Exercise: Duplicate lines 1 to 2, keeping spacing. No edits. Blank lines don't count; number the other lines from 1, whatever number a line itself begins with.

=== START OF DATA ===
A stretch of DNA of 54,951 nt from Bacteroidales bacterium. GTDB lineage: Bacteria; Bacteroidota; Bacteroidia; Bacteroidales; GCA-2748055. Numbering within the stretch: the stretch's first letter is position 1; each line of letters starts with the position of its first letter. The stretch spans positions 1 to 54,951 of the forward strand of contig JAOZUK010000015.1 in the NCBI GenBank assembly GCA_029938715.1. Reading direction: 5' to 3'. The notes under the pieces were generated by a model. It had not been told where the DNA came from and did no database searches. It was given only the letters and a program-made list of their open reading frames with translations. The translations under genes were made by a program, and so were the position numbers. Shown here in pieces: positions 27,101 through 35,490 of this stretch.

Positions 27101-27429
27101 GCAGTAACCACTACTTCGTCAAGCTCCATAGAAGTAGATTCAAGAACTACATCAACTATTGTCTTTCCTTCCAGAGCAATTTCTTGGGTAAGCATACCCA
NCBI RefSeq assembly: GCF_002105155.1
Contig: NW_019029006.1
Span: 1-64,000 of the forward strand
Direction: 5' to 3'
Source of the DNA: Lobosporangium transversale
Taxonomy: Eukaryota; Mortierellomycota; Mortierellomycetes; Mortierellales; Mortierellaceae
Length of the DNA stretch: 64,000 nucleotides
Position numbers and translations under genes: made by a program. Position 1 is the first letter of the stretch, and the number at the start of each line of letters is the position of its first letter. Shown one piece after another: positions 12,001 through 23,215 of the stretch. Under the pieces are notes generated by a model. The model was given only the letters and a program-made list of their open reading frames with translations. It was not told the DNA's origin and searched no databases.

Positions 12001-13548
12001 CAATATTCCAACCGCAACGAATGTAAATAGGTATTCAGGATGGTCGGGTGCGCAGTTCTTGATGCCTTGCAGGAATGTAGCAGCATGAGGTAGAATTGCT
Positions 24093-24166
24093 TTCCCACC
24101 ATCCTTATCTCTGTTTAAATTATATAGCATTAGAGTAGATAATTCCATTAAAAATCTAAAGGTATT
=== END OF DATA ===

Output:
A stretch of DNA of 54,951 nt from Bacteroidales bacterium. GTDB lineage: Bacteria; Bacteroidota; Bacteroidia; Bacteroidales; GCA-2748055. Numbering within the stretch: the stretch's first letter is position 1; each line of letters starts with the position of its first letter. The stretch spans positions 1 to 54,951 of the forward strand of contig JAOZUK010000015.1 in the NCBI GenBank assembly GCA_029938715.1. Reading direction: 5' to 3'. The notes under the pieces were generated by a model. It had not been told where the DNA came from and did no database searches. It was given only the letters and a program-made list of their open reading frames with translations. The translations under genes were made by a program, and so were the position numbers. Shown here in pieces: positions 27,101 through 35,490 of this stretch.

Positions 27101-27429